Go compiler not consistent with function overloading errors

I’m learning Go and was checking if Go supports function overloading. Go does not support function overloading, which is fine. But, the compiler generates inconsistent error messages for function overloading.

If you overload a function, the compiler will rightly identify the previous declaration. But, in the function invocations, it complains on the invocations of the first declaration and not the last.

One would expect it to complain on the redeclaration and invocations of the redeclarations.

./prog.go:11:6: f redeclared in this block
prog.go:7:6: previous declaration
./prog.go:16:6: f redeclared in this block
prog.go:11:10: previous declaration
./prog.go:23:3: not enough arguments in call to f
have ()
want (int, int)
./prog.go:24:3: not enough arguments in call to f
have (number)
want (int, int)

Go build failed.

Here’s another example with variable redeclarations instead of function redeclarations.

It’s interesting, but I don’t think it’s a bug. As soon as you redeclared the function, anything after that just compounds on that initial issue. It’s like a syntax error: If you miss a curly brace in a function, you’ll get an error. You might then get errors elsewhere in the files about other functions, constants, variables, etc. not existing, even when they do exist; it’s just that the missing curly brace broke the namespace.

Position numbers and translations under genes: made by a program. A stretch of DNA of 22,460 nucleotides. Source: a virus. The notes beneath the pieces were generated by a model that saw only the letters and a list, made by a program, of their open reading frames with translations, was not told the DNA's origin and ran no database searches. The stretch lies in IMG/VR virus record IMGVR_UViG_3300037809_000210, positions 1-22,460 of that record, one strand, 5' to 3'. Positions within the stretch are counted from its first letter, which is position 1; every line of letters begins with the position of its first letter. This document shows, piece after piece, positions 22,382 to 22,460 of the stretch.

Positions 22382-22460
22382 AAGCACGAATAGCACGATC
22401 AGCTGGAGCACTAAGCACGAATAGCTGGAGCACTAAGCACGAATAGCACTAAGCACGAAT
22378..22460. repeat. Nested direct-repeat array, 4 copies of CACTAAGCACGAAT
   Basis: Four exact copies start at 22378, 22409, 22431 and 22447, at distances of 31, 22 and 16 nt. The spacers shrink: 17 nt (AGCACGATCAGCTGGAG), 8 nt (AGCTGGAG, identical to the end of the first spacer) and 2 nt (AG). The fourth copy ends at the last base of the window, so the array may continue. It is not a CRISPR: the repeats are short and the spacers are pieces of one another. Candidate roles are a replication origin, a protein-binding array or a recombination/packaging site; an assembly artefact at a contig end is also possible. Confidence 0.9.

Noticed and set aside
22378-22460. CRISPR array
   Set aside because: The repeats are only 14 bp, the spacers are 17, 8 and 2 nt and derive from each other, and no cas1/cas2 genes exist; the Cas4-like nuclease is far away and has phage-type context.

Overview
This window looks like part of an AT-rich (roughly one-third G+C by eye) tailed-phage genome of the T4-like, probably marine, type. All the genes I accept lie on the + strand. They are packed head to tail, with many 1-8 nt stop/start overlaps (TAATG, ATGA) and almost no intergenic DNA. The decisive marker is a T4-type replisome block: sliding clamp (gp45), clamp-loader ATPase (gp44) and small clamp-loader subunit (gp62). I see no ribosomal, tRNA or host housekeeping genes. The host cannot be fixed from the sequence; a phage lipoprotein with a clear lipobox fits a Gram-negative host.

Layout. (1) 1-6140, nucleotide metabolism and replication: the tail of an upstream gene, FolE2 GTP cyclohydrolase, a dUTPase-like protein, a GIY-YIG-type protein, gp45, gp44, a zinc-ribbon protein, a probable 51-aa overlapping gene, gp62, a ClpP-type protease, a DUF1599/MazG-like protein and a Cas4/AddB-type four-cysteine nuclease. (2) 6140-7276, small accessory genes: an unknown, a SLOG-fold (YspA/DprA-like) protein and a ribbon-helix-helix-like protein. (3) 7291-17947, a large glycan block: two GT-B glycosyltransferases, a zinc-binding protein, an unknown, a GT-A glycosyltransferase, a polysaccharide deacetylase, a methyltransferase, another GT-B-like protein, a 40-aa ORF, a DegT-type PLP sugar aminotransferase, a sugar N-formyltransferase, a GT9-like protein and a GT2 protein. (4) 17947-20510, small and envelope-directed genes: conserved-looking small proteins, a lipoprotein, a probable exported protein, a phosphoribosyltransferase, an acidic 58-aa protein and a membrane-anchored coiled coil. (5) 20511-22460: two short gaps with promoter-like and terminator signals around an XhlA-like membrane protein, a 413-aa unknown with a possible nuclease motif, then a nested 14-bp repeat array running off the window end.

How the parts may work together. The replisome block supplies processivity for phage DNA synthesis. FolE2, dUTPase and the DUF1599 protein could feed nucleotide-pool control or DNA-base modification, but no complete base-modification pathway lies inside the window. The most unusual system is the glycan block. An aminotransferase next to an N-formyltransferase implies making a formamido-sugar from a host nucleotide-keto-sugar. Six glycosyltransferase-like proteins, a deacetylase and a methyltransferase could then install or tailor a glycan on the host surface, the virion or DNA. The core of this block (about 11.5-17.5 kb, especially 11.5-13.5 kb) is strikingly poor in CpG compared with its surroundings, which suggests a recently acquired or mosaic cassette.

Because the Go language doesn’t support overloading, it probably has some code somewhere to report when names are redeclared, but nothing else. Perhaps it looks something like this:

for _, obj := range compiledPkgObjects {
    if old, ok := pkgNamespace[obj.Name]; ok {
        log.Logf("redeclaration of %s ...", obj.Name)
    pkgNamespace[obj.Name] = obj

So first, f() is defined, then f(int) overwrites it, then f(int, int) overwrites that. When main's names are being resolved, it looks up f and sees f(int, int).

1 Like

Thanks Sean for the explanation. It probably is not a bug.

Usually, compilers don’t update the symbol table, if they error on any symbol. So, I thought it was strange.

The language specification is not very clear on this. It essentially says multiple declarations are not allowed, but it doesn’t explicitly say, redeclarations are not allowed.

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